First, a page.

Interviewed by Stephane Lavoie
I first photographed Xue following the release of his first title translated into English, Shenzheners, a collection of short stories. I met Xue in the multicultural neighbourhood of Côte-des-Neiges, Montreal. From the entrance of his tall apartment building at the foot of Mount Royal, we walked up to Saint Joseph's Oratory in time for golden-hour light. There, seemingly ignoring the sound of the camera’s flickering shutter, Xue calmly answered my many questions about his stories.
Xue Yiwei’s reticent nature intrigues me. Writing in Montreal but publishing in China, he seems to prefer living away from the action, opting instead for a view from a distance. It’s this view, in part, which makes Dr. Bethune’s Children, Xue’s second title translated into English, so intriguing. He capitalizes on his own unique perspective to weave stories around Bethune's spiritual children, i.e. Chinese citizens who came of age during China's Cultural Revolution.
Norman Bethune, like Xue, seemed compelled to be away from his homeland. The fabled Montrealer served as a frontline surgeon in the Spanish Civil War and later brought modern medicine to China, where he died in the cause of Communism, leaving a profound impression on the Chinese people— especially Xue, who, for this reason, describes himself as one of Dr. Bethune’s children.
In Dr. Bethune’s Children, Xue sets out to discover the inner links between the memory of Dr. Bethune in China and the memory of Dr. Bethune here in Canada. The novel, composed of a series of fictional letters addressed to Dr. Norman Bethune, is deeply personal and distinctly Canadian. Below are excerpts from a recent interview.
SL: What was your process for writing this book? At what point did you decide that this wasn’t going to be the “authentic” biography your publisher wanted and that you were going to stray from your original plan?
XY: I started to write Dr. Bethune’s Children in November 2007 as the final portfolio for a creative writing class at the Université de Montreal, taught by Gail Scott, herself a writer. The first seven stories, as well as the preface and epilogue, were included in the portfolio. I extended it into a novel consisting of 32 stories in the following 18 years. It was a fiction, not a biography from the very beginning. Miraculously, the inspiration struck me one afternoon in November 2007 as I was passing by the Place du 6-décembre-1989, a pivotal site in the novel.
SL: On a couple occasions, you accept that Dr. Bethune’s notoriety in China is in part due to circumstance. Is Dr. Bethune romanticized?
XY: No, notoriety is not a proper word. It should be fame or stardom. But the bad side of this romanticization is that he is taken as an asset of the Chinese Communist Party. In other words, he is an example of sacrificing the self for the collective cause, or rather, an instrument to strengthen the one-party dictatorship. In the novel, the narrator is aware of this antagonism between idealism and realism. This is certainly the painful side of Dr. Bethune's children's lives.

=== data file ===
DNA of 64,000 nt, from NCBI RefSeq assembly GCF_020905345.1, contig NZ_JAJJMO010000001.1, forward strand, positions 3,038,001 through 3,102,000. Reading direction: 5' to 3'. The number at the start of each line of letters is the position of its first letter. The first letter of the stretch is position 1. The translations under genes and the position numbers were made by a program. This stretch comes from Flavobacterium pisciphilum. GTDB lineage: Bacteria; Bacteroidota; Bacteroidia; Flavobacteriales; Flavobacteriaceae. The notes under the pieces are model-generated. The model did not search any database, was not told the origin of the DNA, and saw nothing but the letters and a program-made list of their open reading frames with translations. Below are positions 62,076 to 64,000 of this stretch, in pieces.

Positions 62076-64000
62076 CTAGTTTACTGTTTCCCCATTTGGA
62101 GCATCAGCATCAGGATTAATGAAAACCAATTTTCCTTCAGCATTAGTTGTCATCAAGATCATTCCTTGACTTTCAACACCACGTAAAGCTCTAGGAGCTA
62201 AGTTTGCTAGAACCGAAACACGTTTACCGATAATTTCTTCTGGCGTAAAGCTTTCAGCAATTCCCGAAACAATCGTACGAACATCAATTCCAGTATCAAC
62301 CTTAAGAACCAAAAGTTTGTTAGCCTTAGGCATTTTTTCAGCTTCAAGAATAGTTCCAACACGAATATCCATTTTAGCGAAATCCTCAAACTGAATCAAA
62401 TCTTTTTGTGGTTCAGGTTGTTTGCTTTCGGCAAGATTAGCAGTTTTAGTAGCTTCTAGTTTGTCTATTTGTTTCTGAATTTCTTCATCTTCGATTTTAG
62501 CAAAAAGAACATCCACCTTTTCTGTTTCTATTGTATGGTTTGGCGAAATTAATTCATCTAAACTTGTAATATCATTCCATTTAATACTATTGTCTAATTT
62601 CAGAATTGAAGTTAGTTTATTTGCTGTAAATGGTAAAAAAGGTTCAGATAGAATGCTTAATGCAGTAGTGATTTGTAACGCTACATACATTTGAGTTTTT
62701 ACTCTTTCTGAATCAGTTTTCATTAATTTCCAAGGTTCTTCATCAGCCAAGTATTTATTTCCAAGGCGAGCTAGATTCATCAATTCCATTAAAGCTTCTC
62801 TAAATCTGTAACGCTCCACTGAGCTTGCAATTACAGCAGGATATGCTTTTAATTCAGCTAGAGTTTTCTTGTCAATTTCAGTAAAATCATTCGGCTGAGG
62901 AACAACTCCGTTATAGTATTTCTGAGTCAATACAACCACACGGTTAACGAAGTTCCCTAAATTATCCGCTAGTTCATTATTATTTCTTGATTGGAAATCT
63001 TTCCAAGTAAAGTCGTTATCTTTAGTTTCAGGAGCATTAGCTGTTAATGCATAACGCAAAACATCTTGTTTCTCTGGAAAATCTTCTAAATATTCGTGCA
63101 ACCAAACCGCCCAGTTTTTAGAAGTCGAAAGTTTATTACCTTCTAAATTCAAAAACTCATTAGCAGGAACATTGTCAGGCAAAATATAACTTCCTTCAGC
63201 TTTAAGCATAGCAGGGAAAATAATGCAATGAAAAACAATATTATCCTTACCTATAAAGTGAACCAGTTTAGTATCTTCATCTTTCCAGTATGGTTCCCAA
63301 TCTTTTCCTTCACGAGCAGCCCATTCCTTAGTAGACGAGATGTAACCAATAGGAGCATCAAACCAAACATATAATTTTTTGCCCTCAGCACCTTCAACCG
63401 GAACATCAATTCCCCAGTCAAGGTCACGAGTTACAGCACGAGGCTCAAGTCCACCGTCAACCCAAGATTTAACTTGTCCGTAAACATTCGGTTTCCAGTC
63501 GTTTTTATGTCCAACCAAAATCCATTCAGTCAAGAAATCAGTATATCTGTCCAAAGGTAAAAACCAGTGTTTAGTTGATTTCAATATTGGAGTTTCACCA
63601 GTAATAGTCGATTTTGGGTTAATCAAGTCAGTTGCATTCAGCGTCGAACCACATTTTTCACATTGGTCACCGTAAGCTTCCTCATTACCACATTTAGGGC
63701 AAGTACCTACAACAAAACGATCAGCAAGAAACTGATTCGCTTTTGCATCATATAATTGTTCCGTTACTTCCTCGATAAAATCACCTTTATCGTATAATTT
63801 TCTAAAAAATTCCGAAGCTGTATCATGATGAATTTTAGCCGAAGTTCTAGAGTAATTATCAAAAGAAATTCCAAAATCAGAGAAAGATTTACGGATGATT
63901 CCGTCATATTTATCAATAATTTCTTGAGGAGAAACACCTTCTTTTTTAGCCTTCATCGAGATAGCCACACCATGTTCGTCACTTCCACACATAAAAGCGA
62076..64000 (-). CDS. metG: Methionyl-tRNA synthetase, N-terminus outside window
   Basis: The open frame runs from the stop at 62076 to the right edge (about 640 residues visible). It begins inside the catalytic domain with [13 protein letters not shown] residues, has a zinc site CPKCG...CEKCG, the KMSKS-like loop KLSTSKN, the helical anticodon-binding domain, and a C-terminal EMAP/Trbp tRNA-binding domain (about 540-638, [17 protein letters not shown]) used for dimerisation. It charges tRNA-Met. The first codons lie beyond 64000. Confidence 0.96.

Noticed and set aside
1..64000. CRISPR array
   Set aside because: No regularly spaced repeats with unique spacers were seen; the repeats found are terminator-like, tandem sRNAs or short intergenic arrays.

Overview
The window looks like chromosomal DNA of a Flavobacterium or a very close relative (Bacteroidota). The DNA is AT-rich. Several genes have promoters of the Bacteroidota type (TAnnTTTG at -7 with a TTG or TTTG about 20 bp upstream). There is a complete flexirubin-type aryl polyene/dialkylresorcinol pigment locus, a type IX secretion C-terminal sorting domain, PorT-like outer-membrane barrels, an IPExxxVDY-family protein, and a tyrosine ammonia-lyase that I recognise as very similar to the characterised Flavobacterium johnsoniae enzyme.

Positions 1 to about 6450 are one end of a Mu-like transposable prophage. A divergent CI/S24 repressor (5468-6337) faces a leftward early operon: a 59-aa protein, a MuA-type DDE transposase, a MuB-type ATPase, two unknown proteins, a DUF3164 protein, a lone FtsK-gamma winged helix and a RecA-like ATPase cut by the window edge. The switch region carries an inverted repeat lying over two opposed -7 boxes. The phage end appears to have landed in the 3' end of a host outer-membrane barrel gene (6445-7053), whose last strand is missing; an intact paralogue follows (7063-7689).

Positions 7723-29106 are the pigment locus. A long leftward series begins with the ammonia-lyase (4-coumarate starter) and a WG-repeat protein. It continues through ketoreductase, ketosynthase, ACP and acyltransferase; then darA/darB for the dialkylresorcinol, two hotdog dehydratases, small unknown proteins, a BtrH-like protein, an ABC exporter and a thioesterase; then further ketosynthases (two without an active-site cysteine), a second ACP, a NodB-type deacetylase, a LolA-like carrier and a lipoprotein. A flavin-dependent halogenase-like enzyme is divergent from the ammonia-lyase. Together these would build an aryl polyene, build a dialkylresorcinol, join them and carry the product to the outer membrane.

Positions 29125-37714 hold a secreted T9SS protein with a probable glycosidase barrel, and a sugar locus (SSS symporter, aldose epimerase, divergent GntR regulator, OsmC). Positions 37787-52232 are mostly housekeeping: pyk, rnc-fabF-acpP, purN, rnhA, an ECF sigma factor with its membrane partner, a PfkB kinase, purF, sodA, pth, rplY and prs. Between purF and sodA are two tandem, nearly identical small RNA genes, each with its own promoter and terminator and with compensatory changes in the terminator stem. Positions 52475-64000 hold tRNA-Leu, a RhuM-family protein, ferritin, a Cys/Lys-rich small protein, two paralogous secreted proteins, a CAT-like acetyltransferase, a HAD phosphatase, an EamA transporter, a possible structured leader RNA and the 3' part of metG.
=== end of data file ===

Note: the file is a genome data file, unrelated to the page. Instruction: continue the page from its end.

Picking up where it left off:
SL: What do you think Dr. Bethune’s Children offers to the collective memory of Dr. Bethune?
XY: This book provides the reader with a new angle to reappraise Dr. Bethune as a historical figure. Conditioned by history, he conditions Dr. Bethune’s children. And there are so many absurdities around his legend. For example, his adoptive country has “developed” into the opposite of what he is devoted to and the “utter devotion to others without any thought of self”. His spirit has been considered as a joke while he is still treated as a hero.
SL: What is it like to be very popular in China but little known (until now) in the West? Do you find that your English- and Chinese-speaking audiences react to your work differently?
XY: For me, writing or literature is a mission. Neither popularity nor being little-known exerts significant influence on my somewhat stubborn literary endeavour. In China, the praises are heard mostly from the elite and peers. And I am sometimes considered as so-called “writers’ writer.” But in the English-speaking world, my work has not drawn much professional attention yet. It is mostly from the ordinary readers that I have received encouraging responses.
SL: Do you believe China will allow Dr. Bethune’s Children to be published soon?
XY: For about two years after the Chinese version was published in Taiwan in 2012, a few reviews had appeared in the mainland newspapers, which made the “non-existent” book well known there. And various attempts had been vainly made to get it published. Now the situation has become quite different. It’s impossible for the book to be published soon in China.
SL: How has your career evolved in Canada?
XY: To be a Canadian has secured my identity as a writer. My years in Montreal have in fact been the most productive ones of my literary career of three decades. And it has also given me an opportunity to introduce the Canadian writers to Chinese writers. My essays about Alice Monroe and Margaret Atwood are well received. Last week, the book section of Xinjingbao newspaper published my review on Michael Ignatieff’s writing, focusing on Blood and Belonging: Journey into the New Nationalism and The Warrior's Honor: Ethnic War and the Modern Conscience. It has attracted considerable attention.
SL: What are you currently working on?
XY: I am currently working on a collection of essays. Each focuses on a real person who connects in a certain way with Dr. Bethune’s Children. Dr. Bethune’s Children is a novel surrounded by miracles. I have quite a few thrilling stories to tell. And I feel grateful to the people who help bring the novel to this point.